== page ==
by Thomas A. Archer
This is the third in a series of three articles dealing with some of the major decisions facing automobile insurance consumers when buying their car insurance.
The first two topics dealt with limited vs. full tort and underinsured/uninsured motorist coverage. The takeaway from the first two topics is that you make sure you have full tort coverage and carry as much underinsured motorist coverage as you have liability coverage. The third topic deals with coverage “stacking.”
Stacking means that insureds can combine, or “stack,” the amount of underinsured motorist (UIM) coverage they have according to the number of vehicles on the policy. So, for example, if you own three vehicles that are insured by the policy and it has $100,000 single limit/$300,000 per accident in underinsured motorist benefits, you can elect to stack those benefits, resulting in $300,000/$900,000 in coverage. When chosen, that is not specifically waived; stacking applies to uninsured motorist (UM) benefits as well. Stacking can be done within a single insurance policy or across separate policies.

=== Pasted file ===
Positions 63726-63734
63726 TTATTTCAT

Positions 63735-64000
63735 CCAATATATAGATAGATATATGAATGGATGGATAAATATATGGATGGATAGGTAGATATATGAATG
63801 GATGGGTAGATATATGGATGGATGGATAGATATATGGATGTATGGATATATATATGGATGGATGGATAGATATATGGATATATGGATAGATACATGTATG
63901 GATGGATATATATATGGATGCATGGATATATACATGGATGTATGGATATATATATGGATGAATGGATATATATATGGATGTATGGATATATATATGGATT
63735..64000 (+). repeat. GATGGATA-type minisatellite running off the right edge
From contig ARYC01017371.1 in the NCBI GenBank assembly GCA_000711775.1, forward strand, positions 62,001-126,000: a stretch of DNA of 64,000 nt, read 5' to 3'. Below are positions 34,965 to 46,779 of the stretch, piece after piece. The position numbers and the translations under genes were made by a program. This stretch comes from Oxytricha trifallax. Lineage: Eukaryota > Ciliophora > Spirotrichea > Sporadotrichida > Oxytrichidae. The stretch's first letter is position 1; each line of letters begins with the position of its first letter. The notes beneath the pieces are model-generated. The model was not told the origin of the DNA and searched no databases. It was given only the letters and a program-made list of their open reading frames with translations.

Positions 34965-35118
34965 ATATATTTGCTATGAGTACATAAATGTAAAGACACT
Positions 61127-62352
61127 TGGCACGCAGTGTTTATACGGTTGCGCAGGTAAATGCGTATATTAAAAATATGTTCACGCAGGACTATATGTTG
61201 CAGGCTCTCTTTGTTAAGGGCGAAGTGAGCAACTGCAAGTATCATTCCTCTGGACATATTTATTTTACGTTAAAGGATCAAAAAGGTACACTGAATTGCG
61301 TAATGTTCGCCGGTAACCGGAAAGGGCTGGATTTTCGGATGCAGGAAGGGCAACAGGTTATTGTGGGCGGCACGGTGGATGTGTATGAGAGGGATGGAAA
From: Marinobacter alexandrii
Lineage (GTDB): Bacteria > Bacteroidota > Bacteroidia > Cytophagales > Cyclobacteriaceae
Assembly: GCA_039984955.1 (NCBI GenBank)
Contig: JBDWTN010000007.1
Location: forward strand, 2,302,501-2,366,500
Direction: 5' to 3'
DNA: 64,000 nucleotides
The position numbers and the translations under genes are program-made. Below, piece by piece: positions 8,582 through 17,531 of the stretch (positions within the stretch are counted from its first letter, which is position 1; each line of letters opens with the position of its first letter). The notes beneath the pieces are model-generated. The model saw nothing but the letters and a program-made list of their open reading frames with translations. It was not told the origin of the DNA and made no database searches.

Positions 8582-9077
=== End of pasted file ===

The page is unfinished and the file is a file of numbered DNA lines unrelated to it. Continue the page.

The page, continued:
As with the previous insurance coverage options we discussed, adding stacking to your policy will increase the annual premium. But the increase in premium is relatively low when compared to the significant benefit that is added.
Recall we discussed that the minimum amount of liability insurance coverage required to satisfy Pennsylvania’s Financial Responsibility law is $15,000 for bodily injury to, or death of, one (1) person in any one (1) accident and $30,000 for bodily injury to, or death of, two (2) or more persons in any one (1) accident, subject to the $15,000 per person limit. While the legislature has introduced a bill to raise these minimum limits, they currently remain the lowest such limits in the country.
In the event you are involved in an auto collision and sustain injuries resulting from another driver’s negligence, it may well be by someone carrying the state minimum insurance protection. More than likely, these minimum limits will be the only available resources of the other driver, the “tortfeasor,” from which to compensate you for injuries and harms as a result of the crash. Even if the tortfeasor has higher limits, those limits may not be enough to account for your losses, such as if extensive medical care is required or extended disability and wage loss is incurred. Stacking of UIM benefits is an excellent way to protect you and your family in the event of multiple or severe injuries or disability as a result of the crash.
Other articles in the Automotive Insurance Decision Series: